Wonder Woman #190
story and pencils by Mike Sekowsky, inks by Dick Giordano
Synopsis: Diana and another Amazon named Leda are fighting some horrible creatures in complete darkness. As they do, we flash back to see how they got here: Diana was moaning about being bored so I-Ching basically said "Hey, why don't you go visit your mother instead of kvetching in my ear all damn day long?" So she somehow contacted Paradise Island and they sent Leda with the mystical taxi to bring her back. Unfortunately, something went wrong and they got shanghaied into another dimension - a dimension filled with weird monsters.
Luckily, those monsters run away as soon as the recap is finished. But they are replaced by some a-holes in a flying boat. Diana tels Leda to teleport away and get help, which she does, then the boat people land and try to take Diana as their slave. She pulls out a sword (because... uh...l well, she has a sword?) and starts completely ravaging her attackers. But finally her sword breaks and they chain her up.
They then take her to the capital where they present her to an evil queen who is gathering people for her arena games. She doesn't think much of Diana - until Diana flips out and starts creaming everybody in the room. The other captive, a big bearded barbarian joins in and soon it's a full-scale riot. Diana jumps up on the throne and starts... well, gosh, it looks as though she's about to strangle the queen with her chains... when Diana gets knocked out from behind.
She wakes up in a cell alongside the barbarian, who is named Ranagor. He's like, "we're screwed," but Diana uses one of her spy gadgets to free them both. They then try to escape, only to end up stumbling right out into the arena. Whoops! The queen gloats and releases a giant monster, but Diana and Ranagor defeat it. They then leap up into the crowd and start pummeling everyone, including the queen, who Diana again gives a facewash.
But reinforcements arrive and Diana and Ranagor have to flee. They end up finally being trapped on top of the highest tower. Diana sees an approaching army - it's Ranagor's! Turns out Ranagor is the prince of a rebellious nation trying to overthrow the evil queen. If they can get to the army, they might be safe. So Diana shoves Ranagor off the tower into the moat, then dives after him. They get away! For now...
TO BE CONTINUED!!!
My Notes: It's finally becoming clear what Sekwosky is really going for with this series, which isn't just a modern spy story but rather modern spy stuff interspersed with epic fantasy. It's a crazy balance to attempt and I think he's being hamstrung by the bi-monthly format; even though I can read them all at once, it's hard ot ignore the fact that there are large two-month gaps between issues. How can you get a real flow going with a series when one spy storyline takes up six months and then you have a fantasy story that takes up the next six months? I think it ends up feeling a bit scattershot.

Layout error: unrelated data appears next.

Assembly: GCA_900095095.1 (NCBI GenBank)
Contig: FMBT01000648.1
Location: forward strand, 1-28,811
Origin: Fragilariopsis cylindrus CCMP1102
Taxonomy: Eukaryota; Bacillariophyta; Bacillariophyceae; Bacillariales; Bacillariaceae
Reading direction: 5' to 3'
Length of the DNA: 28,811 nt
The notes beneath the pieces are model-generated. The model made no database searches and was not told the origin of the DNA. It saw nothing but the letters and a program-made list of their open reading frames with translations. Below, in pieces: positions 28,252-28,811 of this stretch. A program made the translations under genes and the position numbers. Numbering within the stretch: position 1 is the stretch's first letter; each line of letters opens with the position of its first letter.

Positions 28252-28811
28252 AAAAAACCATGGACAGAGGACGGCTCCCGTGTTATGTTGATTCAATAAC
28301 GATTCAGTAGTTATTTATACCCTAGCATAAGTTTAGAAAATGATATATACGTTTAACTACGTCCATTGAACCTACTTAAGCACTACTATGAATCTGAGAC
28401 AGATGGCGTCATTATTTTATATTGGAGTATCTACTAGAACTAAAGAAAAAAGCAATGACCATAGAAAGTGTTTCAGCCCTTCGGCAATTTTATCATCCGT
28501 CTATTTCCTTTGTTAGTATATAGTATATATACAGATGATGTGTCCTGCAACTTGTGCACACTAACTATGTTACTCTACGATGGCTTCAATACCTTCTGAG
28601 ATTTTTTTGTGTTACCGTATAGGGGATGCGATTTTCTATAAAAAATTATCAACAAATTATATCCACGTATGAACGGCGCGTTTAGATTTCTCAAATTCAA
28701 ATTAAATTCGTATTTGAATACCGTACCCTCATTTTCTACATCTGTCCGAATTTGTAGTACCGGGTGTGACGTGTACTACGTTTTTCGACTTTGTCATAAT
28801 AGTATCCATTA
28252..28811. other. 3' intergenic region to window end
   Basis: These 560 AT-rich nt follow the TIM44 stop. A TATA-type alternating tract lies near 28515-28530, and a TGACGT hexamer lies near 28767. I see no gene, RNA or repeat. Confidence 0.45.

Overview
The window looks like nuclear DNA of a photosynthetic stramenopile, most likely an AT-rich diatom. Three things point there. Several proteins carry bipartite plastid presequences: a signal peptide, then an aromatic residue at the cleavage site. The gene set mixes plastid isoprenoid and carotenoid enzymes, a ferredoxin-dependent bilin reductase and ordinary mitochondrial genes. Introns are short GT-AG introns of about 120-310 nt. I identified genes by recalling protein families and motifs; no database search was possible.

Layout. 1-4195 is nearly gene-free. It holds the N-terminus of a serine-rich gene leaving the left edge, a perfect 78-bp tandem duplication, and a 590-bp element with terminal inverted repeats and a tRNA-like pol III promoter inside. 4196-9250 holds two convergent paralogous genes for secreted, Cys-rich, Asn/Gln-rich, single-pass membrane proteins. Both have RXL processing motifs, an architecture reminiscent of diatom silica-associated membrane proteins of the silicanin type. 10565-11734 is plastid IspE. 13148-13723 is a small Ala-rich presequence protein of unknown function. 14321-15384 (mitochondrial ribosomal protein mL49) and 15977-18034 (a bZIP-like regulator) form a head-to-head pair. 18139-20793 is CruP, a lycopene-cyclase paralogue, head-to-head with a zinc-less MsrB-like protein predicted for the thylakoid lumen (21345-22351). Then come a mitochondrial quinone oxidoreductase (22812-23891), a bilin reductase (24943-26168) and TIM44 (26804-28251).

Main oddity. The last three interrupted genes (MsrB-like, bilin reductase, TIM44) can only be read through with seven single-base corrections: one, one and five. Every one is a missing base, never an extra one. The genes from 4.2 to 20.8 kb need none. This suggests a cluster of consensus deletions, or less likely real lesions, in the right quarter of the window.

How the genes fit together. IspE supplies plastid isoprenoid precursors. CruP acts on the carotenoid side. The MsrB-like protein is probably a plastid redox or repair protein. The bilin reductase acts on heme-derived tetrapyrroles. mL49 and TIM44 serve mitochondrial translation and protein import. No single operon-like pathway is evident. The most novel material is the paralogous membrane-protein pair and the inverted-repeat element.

Which is too bad, because I really like this stuff. It's instructive to note that this issue has a cover date of October, 1970. That happens to be the same cover date as Conan #1. It's crazy to think, but if you factor in the earlier Last Battle two-parter, Wonder Woman is in a way the only mainstream epic fantasy series coming out at the time (though Marvel was experimenting more and more with the format in weird places like Ka-Zar). In a way this new Wonder Woman series is similar to Marvel's Thor, which has one foot in the superhero world and the other in the world of fantasy. Which, by the way, is how I've always felt Wonder Woman should be done, rather than as a straight superhero book. Later writers in the Pre-Crisis world almost completely ignored the fantasy possibilities Wonder Woman presents and we see here again how cool it can be.
I don't think this story is as good as Final Battle, but it's pretty damn good. It's also even more of a straight swords-and-sorecery title, with Diana whipping out a sword and killing people Conan-style by the boat load. Literally. When they bring her before the queen, the ship's captain says: "This is no mere girl - as at least a dozen shadow men could tell you - if the dead could speak. Plus eight of my men." So... she just killed 12 yetis and eight humans? And then later she is clearly about to strangle the queen with her chains, Princess Leia style, before she's knocked out. In three issues we've gone from potential torture to shooting down planes with a machine gun to killing people with a sword, all without much of a second thought other than a few complaints form Patrick. Again, what a sharp contrast to other superheroes of the day. But I do have to wonder how this fits in with her mission of bringing peace to the wider world.
Also, it strikes me that having an ass-kicking, sword-wielding, ruthless action heroine - rather than hero - really is kind of groundbreaking. Of course, given the state of comics at the time, having a female superhero in her own title was also groundbreaking (still, nearly 30 years after the title started, which is sad commentary). This is still two or three years before the debut of Red Sonja.
Lastly, the cover is interesting. We get the jagged, blocky, sketchy Sekwosky here. Along with the stark use of negative space, is anyone else seeing echoes of Bill Sienkiewicz here? This almost looks like one of his Moon Knight covers from a dozen years later.
My Grade: A-. Another entertaining, interesting read. Diana continues to evolve as a character with every issue - into a "superhero" that seems much more dangerous than any of her contemporaries.